Ahhhhh, that's better. The monsters you see tearing around Sebring here had to have almost constant performance adjustment because the Vipers, BMWs, Volovos, Porsches, Corvettes, Mustangs, and Aston Martins they were racing just couldn't keep up. By the end of its run the original CTS-V SCCA weighted almost 3,500 lbs. in race trim. When have you ever heard of any race car outside of NASCAR weigh more than 3,000 pounds?! Nearly 1,100 pounds of ballast was required so that the CTS-V didn't destroy all semblance of competition at SCCA World-Challenge races. Quite the race car, and with a little polishing, quite the road car as well.

The new for 2008 CTS addressed most of the issues the public had with the original. The angular styling was exaggerated in all the right places, turning many a nay-sayer into admirers. I love it, personally, especially in V-Series guise. Cadillac didn't screw around with the V-Series products this go around, dropping its hair-raising LSA supercharged babyeater into all flavors of CTS, sedan, coupe, and sport wagon. This car deserved a chance to prove itself under fire, but only one body style would make it to the race track—the startlingly mean Coupe.

Though the sedan is universally thought to be a well balanced design, some criticism has been leveled on the CTS Coupe, mostly regarding the slightly awkward, even 'frumpy' rear end. I sort of buy that line of thinking, but it doesn't taint my desire for the Coupe one iota. Hitting this distinctly American beast with the road race treatment has eliminated all visual misgivings for me; I think this thing is stunning. Pour over our image gallery, you will have a hard time finding something to gripe about; the CTS-V Coupe SCCA is a chilling reminder that GM is capable of designing mouthwatering products, when it wants to.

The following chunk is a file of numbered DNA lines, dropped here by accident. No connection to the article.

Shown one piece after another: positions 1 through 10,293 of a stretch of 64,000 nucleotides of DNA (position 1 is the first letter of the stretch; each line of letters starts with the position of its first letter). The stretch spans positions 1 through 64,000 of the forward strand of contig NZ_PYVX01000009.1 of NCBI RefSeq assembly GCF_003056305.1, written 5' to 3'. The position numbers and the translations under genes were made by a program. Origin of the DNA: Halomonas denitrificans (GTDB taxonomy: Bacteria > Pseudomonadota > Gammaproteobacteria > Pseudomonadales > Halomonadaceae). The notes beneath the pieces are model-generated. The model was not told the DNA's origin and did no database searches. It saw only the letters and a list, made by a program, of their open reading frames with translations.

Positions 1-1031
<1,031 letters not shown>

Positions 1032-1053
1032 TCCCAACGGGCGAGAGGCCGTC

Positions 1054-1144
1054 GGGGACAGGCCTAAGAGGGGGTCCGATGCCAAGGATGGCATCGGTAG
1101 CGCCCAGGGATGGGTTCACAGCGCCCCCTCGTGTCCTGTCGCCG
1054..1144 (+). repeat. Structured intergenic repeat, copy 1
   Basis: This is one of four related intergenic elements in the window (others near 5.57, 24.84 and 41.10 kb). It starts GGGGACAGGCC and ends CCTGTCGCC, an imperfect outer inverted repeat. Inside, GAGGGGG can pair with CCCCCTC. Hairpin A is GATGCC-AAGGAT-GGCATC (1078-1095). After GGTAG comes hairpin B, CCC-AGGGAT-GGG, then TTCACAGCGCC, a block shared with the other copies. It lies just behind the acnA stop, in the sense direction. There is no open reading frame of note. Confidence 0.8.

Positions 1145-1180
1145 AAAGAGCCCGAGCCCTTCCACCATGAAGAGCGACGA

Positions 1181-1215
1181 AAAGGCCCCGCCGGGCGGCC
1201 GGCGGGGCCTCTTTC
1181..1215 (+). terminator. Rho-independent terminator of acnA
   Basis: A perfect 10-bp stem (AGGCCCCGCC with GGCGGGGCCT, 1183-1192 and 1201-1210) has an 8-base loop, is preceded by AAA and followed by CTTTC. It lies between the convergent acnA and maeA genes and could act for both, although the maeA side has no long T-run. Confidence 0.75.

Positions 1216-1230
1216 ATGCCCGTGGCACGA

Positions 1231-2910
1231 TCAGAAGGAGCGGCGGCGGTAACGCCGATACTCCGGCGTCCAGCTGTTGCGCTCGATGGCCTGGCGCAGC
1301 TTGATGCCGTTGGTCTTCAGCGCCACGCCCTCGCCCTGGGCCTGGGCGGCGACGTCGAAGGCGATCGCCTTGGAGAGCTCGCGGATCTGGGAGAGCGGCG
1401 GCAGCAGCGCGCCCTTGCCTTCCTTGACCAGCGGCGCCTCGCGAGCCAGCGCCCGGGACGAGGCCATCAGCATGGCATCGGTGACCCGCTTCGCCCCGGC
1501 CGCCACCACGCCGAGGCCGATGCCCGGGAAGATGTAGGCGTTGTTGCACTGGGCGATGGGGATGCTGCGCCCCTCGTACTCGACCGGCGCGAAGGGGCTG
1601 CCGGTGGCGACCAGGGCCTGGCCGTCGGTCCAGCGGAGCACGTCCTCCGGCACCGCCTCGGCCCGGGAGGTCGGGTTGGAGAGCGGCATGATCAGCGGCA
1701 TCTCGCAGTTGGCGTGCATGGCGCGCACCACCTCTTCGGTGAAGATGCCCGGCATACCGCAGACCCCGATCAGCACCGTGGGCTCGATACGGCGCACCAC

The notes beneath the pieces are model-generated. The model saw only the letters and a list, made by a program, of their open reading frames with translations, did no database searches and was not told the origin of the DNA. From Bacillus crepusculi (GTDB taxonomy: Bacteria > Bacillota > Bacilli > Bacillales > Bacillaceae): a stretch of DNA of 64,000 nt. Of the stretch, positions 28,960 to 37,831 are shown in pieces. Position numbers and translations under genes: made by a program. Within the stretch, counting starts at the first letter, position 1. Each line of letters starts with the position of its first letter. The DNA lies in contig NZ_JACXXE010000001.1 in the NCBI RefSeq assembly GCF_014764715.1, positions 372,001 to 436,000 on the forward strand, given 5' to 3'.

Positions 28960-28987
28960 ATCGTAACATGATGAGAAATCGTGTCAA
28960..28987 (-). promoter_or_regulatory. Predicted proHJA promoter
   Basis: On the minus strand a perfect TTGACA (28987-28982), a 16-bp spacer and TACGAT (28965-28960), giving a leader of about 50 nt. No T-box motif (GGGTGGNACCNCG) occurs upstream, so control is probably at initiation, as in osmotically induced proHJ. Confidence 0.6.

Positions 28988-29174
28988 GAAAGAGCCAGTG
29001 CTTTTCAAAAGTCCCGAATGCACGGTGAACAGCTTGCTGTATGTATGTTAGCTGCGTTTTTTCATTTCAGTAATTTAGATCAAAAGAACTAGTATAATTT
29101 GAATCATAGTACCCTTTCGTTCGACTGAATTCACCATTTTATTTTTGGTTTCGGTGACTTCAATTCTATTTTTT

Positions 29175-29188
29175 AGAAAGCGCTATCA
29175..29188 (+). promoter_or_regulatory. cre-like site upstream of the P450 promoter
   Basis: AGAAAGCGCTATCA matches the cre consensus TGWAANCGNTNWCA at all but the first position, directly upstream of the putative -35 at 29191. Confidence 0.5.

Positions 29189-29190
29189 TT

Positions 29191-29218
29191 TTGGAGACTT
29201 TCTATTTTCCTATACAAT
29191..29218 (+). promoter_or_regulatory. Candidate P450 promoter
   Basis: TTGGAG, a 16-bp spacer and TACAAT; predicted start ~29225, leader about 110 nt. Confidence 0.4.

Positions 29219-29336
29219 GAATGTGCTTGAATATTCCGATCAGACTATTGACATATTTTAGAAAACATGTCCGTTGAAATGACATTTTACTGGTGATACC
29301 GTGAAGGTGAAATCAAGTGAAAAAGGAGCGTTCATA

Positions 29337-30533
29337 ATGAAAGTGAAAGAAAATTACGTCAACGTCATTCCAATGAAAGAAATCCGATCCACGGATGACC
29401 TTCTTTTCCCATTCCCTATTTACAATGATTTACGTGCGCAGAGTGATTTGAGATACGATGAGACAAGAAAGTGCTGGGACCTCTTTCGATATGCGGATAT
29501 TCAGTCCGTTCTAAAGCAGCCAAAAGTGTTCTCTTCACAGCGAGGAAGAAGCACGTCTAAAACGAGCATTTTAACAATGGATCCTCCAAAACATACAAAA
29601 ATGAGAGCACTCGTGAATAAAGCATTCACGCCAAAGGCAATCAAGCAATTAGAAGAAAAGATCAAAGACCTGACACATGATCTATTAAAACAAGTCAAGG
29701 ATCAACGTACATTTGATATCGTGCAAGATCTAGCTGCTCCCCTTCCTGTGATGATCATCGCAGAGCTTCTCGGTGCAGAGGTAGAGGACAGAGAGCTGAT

Now working with Pratt & Miller, the same company that builds and races the Corvette Racing C6.R (GT1) and C6.R ZR1 (GT2), Cadillac will field two of these Porsche Eaters in World-Challenge for 2011, driven by previous CaddyChamp Andy Pilgrim and a surprise get, Corvette Racing's Johnny O' Connell. K-Pax Racing and Randy Pobst aside, I don't think there is adequate competition for these guys in World-Challenge. This could, of course, be a total flop; it is a GM racing program, after all, but it could also be the beginning of a brand of domination that will require mandated weight addition just to keep the Caddys in the same area code as the cars they are racing. For us, the race watching and car buying public, the CTS-V Coupe SCCA gives us one more reason to tune into to one more racing series; 2011 is shaping up to be one of the most exciting and varied race seasons in recent memory. It may be as good as 1989, 2007 or 2008, economic slump be damned!